Sella Curulis, the chair of state, is derived by the ancient writers from currus (chariot). The sella curulis is said to have been used at Rome from a very remote period as an emblem of kingly power, having been imported, along with various other insignia of royalty, from Etruria. However, much earlier stools supported on a cross-frame are known from the New Kingdom of Egypt. A related design, along with two other ancient fragments from the Museo Borbonico in Naples, Italy, is illustrated in John Murray, A Dictionary of Greek and Roman Antiquities, London, 1875, p.520.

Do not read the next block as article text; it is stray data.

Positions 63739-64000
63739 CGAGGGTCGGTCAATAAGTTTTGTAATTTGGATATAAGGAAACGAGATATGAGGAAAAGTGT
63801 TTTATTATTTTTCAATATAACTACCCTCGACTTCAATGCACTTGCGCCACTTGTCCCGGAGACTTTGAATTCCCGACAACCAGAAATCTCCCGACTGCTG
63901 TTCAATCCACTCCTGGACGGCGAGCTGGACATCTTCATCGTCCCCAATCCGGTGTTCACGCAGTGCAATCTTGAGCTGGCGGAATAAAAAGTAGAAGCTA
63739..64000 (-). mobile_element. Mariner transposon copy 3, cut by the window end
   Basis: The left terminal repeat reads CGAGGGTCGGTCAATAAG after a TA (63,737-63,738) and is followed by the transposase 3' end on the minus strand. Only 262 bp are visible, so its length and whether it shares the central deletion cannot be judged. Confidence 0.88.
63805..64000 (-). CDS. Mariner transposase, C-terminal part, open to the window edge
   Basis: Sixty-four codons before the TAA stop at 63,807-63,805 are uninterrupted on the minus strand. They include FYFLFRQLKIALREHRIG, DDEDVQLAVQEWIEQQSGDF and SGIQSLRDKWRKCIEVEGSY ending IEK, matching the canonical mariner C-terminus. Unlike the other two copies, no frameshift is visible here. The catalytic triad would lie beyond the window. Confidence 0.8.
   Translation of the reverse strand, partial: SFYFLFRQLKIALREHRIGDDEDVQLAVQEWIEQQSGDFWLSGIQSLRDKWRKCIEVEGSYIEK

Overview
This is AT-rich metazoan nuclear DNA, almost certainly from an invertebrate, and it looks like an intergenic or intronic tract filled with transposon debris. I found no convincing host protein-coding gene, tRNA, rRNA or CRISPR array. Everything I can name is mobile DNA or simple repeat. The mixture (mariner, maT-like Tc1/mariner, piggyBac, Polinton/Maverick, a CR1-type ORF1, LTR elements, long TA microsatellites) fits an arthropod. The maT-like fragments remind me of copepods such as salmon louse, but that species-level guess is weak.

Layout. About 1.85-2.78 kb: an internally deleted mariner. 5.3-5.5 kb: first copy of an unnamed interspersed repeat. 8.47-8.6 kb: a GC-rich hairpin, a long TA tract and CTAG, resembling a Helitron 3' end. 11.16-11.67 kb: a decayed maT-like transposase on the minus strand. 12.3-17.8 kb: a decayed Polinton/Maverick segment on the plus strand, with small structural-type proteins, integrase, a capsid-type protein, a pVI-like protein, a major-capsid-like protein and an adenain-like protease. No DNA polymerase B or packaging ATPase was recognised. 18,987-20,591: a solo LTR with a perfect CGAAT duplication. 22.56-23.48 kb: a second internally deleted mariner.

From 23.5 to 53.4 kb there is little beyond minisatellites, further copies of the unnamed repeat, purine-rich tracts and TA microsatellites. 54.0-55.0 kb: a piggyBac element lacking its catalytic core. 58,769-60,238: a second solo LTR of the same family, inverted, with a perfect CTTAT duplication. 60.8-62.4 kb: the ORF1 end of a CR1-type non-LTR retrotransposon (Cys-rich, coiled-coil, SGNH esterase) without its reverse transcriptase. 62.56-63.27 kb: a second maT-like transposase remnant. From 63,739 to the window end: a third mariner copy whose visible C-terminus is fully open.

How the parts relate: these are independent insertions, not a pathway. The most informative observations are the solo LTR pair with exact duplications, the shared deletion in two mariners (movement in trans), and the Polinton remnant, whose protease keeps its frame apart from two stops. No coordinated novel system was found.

The form found its way into stylish but non-royal decoration in the archaeological second phase of neoclassicism in the early 19th century.
In France, the designers such as Charles Percier and Pierre-François Fontaine had created designs for stools and armchairs of curule form in the late 18th century. Georges Jacob is known to have executed a number of its variants, including a set of fauteuils for the French Supreme Court, in 1795. Another interesting example, by Jean-Baptiste Demay, is at the Musée Carnavalet in Paris. Jacques-Louis David, praised for the tremendous attention to detail in his paintings, depicted a fine example of a curule in his masterpiece Les amours de Pâris et d’Hélène, now in the Louvre Museum, Paris.